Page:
FAQ - when should you implement a manufacturing or enterprise resource planning system (ERP)?
To answer the question when computers are the right answer for planning and control of a manufacturing company, the size of the company is a significant influence. In small companies (say less than 50 people) it is not difficult for informal "word of mouth" communication to work well along with spreadsheets or planning boards (see http://www.woodcon.co.uk/ for a UK source of visual planning boards). As companies grow, word of mouth and other informal systems become less efficient and mistakes happen. Spreadsheets are generally "owned" by just one or two people. Much of the information they contain has to be entered from and re-entered by other department leading to errors and reducing the speed of reaction to change. An integrated MRPII or ERP system enables accounts, sales, production, planning and purchasing to use the same basic data to keep the business synchronised to minimise confusion and delays.
The other big driver for the increased used of computerisation is time scales. In the 70’s it was common to plan in monthly time periods so materials were brought in the month before they were needed and shipments were any time in the month. In the 80’s best practice was to plan in weekly time periods. These days, many companies have to ship to meet a time slot of minutes many times a day, very few companies are not expected to ship on a specific day so must plan in daily time periods. Manual planning and re-planning every day, to the day is impractical due to the number of calculations needed to be done every day. For a computer daily planning is as easy as monthly planning once set up.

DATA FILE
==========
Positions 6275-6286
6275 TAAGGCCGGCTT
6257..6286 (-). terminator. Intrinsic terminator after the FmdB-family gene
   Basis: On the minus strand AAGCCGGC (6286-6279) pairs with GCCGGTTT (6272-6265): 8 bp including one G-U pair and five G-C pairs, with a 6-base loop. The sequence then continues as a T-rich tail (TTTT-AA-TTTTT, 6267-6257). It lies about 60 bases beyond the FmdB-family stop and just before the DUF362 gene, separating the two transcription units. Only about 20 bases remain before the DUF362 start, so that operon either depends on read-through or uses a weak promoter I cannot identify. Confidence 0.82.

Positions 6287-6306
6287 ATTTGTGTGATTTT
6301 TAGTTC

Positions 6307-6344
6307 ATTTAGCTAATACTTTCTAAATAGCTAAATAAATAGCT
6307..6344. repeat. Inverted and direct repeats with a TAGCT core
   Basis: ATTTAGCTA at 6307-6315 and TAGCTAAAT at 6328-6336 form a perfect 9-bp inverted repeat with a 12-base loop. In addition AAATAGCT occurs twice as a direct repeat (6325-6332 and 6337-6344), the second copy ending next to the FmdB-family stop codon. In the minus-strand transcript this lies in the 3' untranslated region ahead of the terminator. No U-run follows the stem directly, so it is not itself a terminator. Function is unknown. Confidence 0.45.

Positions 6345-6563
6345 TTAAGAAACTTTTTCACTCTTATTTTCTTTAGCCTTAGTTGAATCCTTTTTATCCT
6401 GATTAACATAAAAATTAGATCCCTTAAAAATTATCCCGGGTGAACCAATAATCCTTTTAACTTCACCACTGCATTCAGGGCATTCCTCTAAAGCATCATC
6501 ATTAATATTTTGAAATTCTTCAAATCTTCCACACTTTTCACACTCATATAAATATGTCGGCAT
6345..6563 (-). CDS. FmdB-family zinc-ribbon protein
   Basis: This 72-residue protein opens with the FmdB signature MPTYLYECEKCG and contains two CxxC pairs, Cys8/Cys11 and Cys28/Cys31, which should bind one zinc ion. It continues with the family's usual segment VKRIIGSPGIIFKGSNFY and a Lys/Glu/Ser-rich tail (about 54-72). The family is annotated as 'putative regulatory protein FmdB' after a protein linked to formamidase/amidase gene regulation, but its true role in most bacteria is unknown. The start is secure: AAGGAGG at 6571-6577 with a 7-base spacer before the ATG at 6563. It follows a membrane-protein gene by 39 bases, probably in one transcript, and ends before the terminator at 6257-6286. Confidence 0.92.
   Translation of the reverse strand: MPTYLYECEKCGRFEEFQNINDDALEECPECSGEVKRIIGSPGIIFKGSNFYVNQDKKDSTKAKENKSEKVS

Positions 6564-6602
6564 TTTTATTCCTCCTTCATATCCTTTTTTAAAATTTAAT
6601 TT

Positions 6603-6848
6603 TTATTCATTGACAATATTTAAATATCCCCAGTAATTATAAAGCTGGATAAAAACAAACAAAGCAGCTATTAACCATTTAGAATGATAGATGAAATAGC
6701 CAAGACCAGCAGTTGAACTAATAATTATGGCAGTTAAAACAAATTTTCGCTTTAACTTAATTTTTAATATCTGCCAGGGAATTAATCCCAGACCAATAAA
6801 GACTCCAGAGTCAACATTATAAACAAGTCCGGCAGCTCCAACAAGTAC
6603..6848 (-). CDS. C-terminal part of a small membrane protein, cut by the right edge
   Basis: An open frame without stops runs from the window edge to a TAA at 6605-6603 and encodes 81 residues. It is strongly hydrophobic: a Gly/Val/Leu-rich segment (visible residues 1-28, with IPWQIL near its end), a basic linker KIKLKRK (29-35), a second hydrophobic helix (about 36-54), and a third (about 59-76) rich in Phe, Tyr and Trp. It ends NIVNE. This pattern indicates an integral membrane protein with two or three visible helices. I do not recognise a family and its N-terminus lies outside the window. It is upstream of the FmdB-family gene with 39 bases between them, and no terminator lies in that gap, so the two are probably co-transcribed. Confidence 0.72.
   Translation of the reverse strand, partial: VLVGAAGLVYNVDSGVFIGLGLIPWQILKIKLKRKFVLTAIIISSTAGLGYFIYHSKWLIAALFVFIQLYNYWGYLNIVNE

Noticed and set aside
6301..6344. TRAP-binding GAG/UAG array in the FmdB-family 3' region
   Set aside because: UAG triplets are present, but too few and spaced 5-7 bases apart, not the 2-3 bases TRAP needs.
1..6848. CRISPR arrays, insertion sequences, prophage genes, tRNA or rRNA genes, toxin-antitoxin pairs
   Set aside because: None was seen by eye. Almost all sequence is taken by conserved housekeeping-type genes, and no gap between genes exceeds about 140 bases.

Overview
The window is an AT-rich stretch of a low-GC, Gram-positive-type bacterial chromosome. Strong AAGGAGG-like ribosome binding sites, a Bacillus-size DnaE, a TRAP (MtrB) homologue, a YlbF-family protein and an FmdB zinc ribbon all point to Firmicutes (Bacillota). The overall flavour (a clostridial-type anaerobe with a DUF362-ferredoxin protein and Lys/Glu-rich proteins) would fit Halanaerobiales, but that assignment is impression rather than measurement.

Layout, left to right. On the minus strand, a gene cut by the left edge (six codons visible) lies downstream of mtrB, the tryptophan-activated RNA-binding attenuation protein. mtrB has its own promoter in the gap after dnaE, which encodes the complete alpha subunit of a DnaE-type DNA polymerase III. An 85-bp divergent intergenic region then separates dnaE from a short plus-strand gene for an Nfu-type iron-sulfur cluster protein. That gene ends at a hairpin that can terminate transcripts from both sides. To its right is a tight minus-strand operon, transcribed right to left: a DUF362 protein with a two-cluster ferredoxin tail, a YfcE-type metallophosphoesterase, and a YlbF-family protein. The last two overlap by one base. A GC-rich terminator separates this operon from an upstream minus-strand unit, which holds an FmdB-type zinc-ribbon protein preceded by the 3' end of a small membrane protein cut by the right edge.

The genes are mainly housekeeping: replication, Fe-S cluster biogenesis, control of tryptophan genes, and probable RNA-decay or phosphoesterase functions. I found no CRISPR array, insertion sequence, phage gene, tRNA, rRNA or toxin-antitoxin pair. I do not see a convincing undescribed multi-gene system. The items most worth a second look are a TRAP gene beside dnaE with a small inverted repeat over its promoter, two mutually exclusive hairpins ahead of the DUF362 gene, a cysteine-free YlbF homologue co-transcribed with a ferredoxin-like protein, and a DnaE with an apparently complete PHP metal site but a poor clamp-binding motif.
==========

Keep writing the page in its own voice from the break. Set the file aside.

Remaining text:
The downside is that computer planning requires a lot of data and it has to be very accurate, a culture change for most companies.
Best practice and the most efficient way to plan manufacturing for any company over about 50 people is a fully integrated, properly implemented and understood MRPII or ERP planning system. The best education course to prepare you for this important decision is the Business Excellence Fundamentals course; there are 1 day and 4 day versions of this course.
There are consulting groups who could help with ERP education and training but an alternative that has proved successful and much more cost effective is to train an internal team of 3 or 4 experts. To assist you in this process I have produced an ERP class “A” toolkit which includes my book “Business Excellence” and all the other information you need for a class “A” implementation. Click here for more information and a link to purchase this toolkit for just GBP34.90 (about US$63 or 50Euro). Of course this toolkit will not solve your problems for you but it is an inexpensive way to help get you started.